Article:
Five Tips to Stay Motivated When Your Job Stays Home
Q. I am considering a telecommute option, where I’d be working from home. How can I stay motivated?
A. Five tips to stay motivated -- especially starting out.
(1) Build structure into your day.
Create a schedule and To Do list every evening for the next day, before you sign off for the day. (And yes – it is important to sign off, even if you return later to complete a project.) Include breaks and email reading time. Define goals by numbers ("write 1000 words") instead of time ("2 hours on Mega account"). One of the joys of working at home is you get to quit when you’re finished ahead of schedule.
(2) Train friends and neighbors to respect your working hours.
Clients tell me about neighbors who say things like, "I told the UPS truck to leave the package at your house since you’re always home." Discourage phone calls with a prepared response, like "I will call you after four o’clock today." You will be tested. Prepare to hang tough.
(3) Get the family on board.
Deal with their concerns before you start and be prepared to show how you are creating a win-win situation. Clarify what counts as an emergency – a valid reason to interrupt while you are working - and what can wait till dinnertime.
(4) Build breaks into your schedule.
When I started my own business, I was warned, "Plan to get out of the house! Otherwise you'll never leave your desk."
Frankly, I didn’t get it.
Why wouldn’t I take breaks? Now as I find myself answering just one more email, or adding two more paragraphs to an article, I see the clock move and realize I must stop if I want to get to the gym or the store before closing time.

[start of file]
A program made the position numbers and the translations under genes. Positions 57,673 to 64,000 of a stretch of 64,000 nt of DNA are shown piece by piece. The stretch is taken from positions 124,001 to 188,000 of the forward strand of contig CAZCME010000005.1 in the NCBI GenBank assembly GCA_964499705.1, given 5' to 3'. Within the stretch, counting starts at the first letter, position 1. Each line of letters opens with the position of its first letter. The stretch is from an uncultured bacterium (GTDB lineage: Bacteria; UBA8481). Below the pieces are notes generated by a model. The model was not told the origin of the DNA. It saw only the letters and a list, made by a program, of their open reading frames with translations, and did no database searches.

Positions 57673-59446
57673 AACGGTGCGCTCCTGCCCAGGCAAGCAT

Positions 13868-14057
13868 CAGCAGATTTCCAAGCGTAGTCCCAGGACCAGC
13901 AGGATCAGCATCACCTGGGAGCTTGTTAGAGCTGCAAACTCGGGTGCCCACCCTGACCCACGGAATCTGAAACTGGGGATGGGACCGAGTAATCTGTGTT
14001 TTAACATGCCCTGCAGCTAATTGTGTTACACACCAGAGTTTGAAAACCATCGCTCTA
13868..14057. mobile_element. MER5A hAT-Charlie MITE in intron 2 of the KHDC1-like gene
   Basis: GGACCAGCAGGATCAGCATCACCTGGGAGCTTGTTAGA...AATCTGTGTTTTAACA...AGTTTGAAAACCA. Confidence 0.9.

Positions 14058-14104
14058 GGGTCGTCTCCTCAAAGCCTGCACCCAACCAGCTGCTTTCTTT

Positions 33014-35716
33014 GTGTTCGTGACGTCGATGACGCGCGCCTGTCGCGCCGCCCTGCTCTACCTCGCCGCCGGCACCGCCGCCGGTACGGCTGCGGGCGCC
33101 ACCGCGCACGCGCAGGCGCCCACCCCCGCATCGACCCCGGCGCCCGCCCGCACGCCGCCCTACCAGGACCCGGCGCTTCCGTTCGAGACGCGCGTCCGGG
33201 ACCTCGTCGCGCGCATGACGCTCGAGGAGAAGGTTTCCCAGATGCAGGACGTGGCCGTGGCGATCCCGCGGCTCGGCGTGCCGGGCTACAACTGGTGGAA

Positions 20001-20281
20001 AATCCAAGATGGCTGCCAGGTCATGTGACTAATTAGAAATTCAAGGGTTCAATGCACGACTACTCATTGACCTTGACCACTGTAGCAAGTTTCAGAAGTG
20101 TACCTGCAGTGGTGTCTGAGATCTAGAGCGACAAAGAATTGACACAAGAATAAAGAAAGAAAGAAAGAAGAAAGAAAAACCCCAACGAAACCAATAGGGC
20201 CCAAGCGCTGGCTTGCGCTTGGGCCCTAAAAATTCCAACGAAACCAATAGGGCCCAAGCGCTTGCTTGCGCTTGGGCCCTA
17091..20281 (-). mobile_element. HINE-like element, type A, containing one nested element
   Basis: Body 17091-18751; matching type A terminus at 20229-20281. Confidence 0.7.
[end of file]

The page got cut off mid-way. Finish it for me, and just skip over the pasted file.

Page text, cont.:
Bonus Tip: A dog will force you to get moving, no matter what else is going on in your life.
(5) Create reasons to finish your projects.
My weekly ezine motivates me to write at least one article a week. You may be energized by company and client deadlines.
As your responsibilities grow, you will tend to accumulate more and more "real" deadlines and it’s easier to stay motivated. But in the early stages, you’re isolated, you’re working hard and results don’t appear immediately. That’s why some people hire coaches and consultants to create accountability.
Bottom line: Not everyone enjoys the work-at-home option. My clients tell me they need six to twelve months to decide how they are responding to this arrangement. You may decide to return to a workplace where you can see real people everyday. Or you may get hooked on having a dog-friendly, gossip-free workplace where you can open the windows all year round.
Cathy Goodwin, Ph.D., is an author, speaker and career/business consultant, helping midlife professionals take their First step to a Second Career. http://www.cathygoodwin.com.
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